Hyderabad: India is all set to eradicate yet another disease. Come September 19 and the country completes the mandatory five-year waiting term for yaws, a skin disease that mostly affects tribal populations, to be declared as eradicated. If everything goes on well, yaws will be the third disease to be eradicated
in independent India.
Earlier, India has successfully eradicated two major health problems, smallpox and guinea
worm disease (dracunculiasis). Yaws will be the third in the series of disease eradication in the
country. This successful experience has now encouraged health authorities to list another disease - lymphatic filariasis - for elimination by 2015, five years before the deadline of 2020 set by the World Health Organisation.
For a disease to be certified by the WHO as "eradicated", a country needs first to
"eliminate" the disease. Yaws was declared eliminated on September 19, 2006 after there was not even a single clinical case for three years since 2003. After a disease is eliminated in a particular country, there should not be any clinical or latent cases for full five years to be eligible for disease eradication certificate by the WHO.
In the case of yaws there have been no cases in any part of the country since 2003. And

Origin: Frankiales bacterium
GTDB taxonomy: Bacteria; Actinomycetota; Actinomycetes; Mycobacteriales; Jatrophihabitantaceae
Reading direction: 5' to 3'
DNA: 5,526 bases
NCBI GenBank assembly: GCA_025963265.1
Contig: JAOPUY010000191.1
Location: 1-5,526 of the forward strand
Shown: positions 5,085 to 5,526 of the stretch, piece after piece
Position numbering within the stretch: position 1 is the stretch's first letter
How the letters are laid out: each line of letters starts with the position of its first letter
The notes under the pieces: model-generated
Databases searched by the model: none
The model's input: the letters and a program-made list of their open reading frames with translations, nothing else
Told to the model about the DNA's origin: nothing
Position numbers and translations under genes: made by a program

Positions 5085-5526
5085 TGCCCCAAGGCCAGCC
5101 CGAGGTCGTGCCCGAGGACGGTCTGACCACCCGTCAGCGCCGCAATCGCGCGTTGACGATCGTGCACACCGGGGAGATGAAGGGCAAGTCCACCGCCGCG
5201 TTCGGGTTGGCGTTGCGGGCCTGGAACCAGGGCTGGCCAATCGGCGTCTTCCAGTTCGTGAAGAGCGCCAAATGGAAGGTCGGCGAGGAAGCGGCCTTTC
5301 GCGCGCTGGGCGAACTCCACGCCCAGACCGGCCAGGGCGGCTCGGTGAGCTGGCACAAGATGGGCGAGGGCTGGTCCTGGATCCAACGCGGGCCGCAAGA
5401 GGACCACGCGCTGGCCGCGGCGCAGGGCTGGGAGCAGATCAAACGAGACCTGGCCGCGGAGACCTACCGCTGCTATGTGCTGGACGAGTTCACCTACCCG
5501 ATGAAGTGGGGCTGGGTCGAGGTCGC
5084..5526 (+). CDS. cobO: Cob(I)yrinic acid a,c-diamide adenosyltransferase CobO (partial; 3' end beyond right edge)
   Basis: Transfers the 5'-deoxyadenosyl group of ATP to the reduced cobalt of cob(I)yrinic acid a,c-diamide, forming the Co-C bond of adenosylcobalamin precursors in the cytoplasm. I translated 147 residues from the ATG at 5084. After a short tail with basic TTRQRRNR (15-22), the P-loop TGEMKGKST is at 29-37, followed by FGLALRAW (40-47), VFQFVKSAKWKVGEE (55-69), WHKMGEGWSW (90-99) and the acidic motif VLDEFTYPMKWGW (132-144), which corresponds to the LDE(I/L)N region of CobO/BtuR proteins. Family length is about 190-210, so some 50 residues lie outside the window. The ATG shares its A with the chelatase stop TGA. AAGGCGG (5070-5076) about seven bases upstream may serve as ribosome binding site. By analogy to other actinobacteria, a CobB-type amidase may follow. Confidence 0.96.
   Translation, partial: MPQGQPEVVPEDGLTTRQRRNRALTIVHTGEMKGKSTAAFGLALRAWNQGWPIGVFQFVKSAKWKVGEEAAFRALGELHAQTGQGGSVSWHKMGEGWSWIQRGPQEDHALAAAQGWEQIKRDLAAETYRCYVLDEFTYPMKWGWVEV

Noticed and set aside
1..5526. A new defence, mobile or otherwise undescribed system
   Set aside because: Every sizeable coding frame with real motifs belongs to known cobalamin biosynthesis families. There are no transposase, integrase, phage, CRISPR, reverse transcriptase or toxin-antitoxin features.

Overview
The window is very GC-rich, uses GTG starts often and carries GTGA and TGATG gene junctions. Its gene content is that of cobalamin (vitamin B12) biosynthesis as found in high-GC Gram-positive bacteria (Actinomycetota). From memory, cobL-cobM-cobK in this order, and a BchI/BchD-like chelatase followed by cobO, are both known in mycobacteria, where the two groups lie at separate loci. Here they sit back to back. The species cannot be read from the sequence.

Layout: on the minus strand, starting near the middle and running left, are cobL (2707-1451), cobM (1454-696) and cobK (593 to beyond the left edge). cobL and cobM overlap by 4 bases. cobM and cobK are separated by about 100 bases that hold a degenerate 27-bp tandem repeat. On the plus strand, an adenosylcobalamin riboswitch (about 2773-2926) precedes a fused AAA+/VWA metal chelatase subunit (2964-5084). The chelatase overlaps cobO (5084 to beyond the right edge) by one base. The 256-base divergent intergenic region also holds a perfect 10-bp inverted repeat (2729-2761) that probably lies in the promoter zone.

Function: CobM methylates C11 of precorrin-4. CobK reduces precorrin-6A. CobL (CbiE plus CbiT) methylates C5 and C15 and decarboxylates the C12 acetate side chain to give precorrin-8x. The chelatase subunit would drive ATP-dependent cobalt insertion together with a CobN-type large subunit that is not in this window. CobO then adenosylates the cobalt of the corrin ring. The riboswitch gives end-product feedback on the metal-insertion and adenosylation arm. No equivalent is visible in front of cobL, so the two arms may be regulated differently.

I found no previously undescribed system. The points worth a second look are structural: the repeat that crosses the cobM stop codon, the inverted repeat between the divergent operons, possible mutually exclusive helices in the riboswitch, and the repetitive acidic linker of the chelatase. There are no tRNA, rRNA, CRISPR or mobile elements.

after September 19, 2006 there were no cases of even latent yaws. The mandatory five year term concludes on September 18. If by then there are no fresh cases, India will be eligible to approach the WHO for yaws eradication certificate.
"A disease is said to be eliminated if the number of cases go down to one or below per 1000 population. And if the number of cases is zero and there are no fresh cases for the next five years, the disease
is said to be eradicated. Yaws is now qualified for WHO eradication certificate. But there may be some delay as health authorities from districts where the disease was once prevalent are yet to submit their "nil reportage". In Andhra Pradesh yaws was prevalent in Srikakulam, Vizianagaram, East and West Godavari, Khammam and Warangal districts. We are waiting for reports from districts and in fact we sent reminders to them earlier this week," said Dr AK Mukhopadhyay, incharge of Rajahmundry unit of the National Centre for Disease Control (NCDC).
NCDC authorities are now busy conducting "sero surveillance" in these districts in Andhra
Pradesh and other States, where yaws was once a major health nuisance, to rule out even latent cases of yaws. As part of the exercise blood samples of all children below five years are tested covering both tribal and non-tribal villages. "So far we did not encounter even a single case. We are keeping a watch on migrant populations too to rule out fresh cases if any," Dr Mukhopadhyay said.
It took nearly 15 years for India to win the war against yaws. Though it has been fighting against yaws for more than four decades, it was only in mid 1990s that concerted efforts began to first eliminate
and then eradicate the disease. That India was sincere is evident from the following statistics. There were as many as 3571 yaws cases in 1996 and within a year the number of cases came down five times i.e 735 in 1997. By 2003 the number of cases fell to just 46 and since then not a single case has been reported.